A year and a half ago, San Diego-based Aptera Motors started taking orders for the Aptera, its three-wheeled solar car that resembles a cross between the Batmobile, the Delorian, and a personal-size aircraft. The company quickly sold out multiple models of the car and ended up having to push back the delivery date for many customers. But in a webinar they put out last month, the company announced purchase of a factory to scale up production of their vehicles, which could mean a new era of emissions-free transport is being (slowly) ushered in.

The factory in Carlsbad, California has 200,000 square feet of production space. That’s a lot; for comparison’s sake, Tesla’s flagship factory in Fremont, California was 510,000 square feet (but has been expanded since its initial construction).

Aptera is aiming to produce 10,000 cars by the end of this year, eventually ramping up production to 600,000 cars a year. At the moment, the company says it has over 25,000 orders (some of which may fall through given that placing an order only requires a $100 deposit); but they’re betting demand will rise as drivers of small cars, whether gas or electric, may choose to go solar.

Aptera’s factory, artist rendering

For some it may be the solar technology that’s a deterrent; despite the appeal (both in terms of cost savings and planet-friendliness) of never having to pump gas or plug in, it may be hard to convince drivers who don’t live in sunny places to make the switch. The three-wheeled, flattened-egg style may be a hard sell too, at least until more cars start to look this way.

An interactive map on Aptera’s website lets potential customers input the “sun zone” where they live and the average number of miles they drive per day to get an idea of how often they’d need to plug the solar car into a charging source. The company estimates that people in the sunniest parts of the world who drive less than 40 miles per day could go 11,000 miles a year just on solar power. Those who don’t live in Arizona, Egypt, Chile, Saudi Arabia, and so forth would need to rely much more on the car’s battery storage.

The Aptera has a 100 kilowatt-hour battery pack and can be plugged in to charge just like any other electric car. Its solar roof array is called Never Charge, and there’s also an option to put extra panels on the hood and hatch to add range. The car’s odd shape isn’t just for show; its egg-shaped-yet-angularly-streamlined body gives it a drag coefficient of 0.13 (drag coefficient measures how aerodynamic a car is, and the lower the number, the better; Tesla’s Model 3 has a drag coefficient of 0.23, and Volkswagen’s ID 4 electric SUV clocks in at 0.28).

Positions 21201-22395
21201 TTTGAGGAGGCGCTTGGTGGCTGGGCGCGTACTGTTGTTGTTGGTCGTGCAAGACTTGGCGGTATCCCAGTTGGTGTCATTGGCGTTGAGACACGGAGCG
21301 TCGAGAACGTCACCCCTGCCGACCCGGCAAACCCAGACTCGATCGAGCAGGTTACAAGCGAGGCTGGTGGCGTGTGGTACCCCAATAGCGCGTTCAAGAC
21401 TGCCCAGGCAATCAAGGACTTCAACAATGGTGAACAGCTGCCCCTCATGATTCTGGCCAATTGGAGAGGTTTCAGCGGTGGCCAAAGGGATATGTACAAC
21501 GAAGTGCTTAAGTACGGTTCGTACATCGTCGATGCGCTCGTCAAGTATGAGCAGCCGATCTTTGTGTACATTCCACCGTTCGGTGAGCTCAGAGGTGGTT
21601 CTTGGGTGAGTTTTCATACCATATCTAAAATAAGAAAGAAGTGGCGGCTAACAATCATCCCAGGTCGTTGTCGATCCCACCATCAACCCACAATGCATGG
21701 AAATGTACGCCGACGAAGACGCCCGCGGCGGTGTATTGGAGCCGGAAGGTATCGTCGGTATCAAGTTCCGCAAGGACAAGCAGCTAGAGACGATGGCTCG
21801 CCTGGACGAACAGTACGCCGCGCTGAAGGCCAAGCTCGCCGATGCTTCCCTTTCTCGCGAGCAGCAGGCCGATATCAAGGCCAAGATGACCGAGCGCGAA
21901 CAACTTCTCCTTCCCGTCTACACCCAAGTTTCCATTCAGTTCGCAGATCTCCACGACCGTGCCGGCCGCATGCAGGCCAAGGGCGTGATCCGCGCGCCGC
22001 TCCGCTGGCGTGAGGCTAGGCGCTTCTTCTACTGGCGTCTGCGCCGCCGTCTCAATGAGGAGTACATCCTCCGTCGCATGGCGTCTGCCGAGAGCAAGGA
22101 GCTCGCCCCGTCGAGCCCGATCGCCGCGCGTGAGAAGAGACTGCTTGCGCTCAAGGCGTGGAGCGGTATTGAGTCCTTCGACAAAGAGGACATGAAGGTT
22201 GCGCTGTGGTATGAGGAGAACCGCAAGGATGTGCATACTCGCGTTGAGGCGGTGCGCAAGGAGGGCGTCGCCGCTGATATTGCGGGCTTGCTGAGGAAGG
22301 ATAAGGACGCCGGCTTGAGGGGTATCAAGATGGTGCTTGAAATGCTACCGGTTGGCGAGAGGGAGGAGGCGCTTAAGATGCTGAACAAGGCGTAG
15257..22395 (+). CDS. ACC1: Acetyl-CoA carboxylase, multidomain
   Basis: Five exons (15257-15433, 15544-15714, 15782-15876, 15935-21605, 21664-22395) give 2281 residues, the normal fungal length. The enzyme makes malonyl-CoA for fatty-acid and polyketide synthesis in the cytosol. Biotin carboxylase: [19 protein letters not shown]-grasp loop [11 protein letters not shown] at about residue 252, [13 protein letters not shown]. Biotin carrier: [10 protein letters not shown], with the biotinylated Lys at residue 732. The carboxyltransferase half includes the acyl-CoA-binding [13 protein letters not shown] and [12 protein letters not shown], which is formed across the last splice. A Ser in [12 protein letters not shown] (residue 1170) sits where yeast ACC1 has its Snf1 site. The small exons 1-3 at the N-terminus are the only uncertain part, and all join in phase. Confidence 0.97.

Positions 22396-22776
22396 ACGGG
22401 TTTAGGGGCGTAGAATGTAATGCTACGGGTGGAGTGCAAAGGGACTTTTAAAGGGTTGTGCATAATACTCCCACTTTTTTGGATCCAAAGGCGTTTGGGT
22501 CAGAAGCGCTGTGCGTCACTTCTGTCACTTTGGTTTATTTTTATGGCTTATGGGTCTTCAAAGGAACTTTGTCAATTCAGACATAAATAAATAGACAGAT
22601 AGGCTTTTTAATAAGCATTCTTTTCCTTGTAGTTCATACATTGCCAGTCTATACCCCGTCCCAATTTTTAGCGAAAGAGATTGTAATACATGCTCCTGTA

The car also boasts a “safety cell seven times stronger than steel,” for those worried that its unique design may not hold up well in an accident, and can go from 0 to 60 in 3.5 seconds.

In late May Aptera announced a partnership with Michigan-based RedViking, a manufacturing solutions company that makes robots it calls automated guided vehicles (AGVs). The AGVs are basically platforms on wheels to move heavy parts around the factory floor—but they can transmit information about their position, movement, charging levels, and other diagnostic data, as well as identify obstacles in their path and avoid collisions.

Aptera will use the robots to facilitate vehicle assembly by smoothly getting components where they need to be, with the bonus that the AGV system is easy to adapt or expand over time. One of the most significant details about Aptera’s vehicles is that the 250-mile-range model is priced at a comparatively low $25,900. The 1,000-mile-range model, meanwhile, goes for $46,900, and additional customization options can drive the total up to $50,700.

A future where we drive around in zero-emissions cars powered by the sun sounds pleasantly utopian, especially given the current price of gas and growing instability of the power grid. Whether it comes to pass, and how long it takes if so, remains to be seen—but at least the wheels are in (solar-powered) motion.

Image Credit: Aptera Motors

Vanessa is senior editor of Singularity Hub. She's interested in biotechnology and genetic engineering, the nitty-gritty of the renewable energy transition, the roles technology and science play in geopolitics and international development, and countless other topics.

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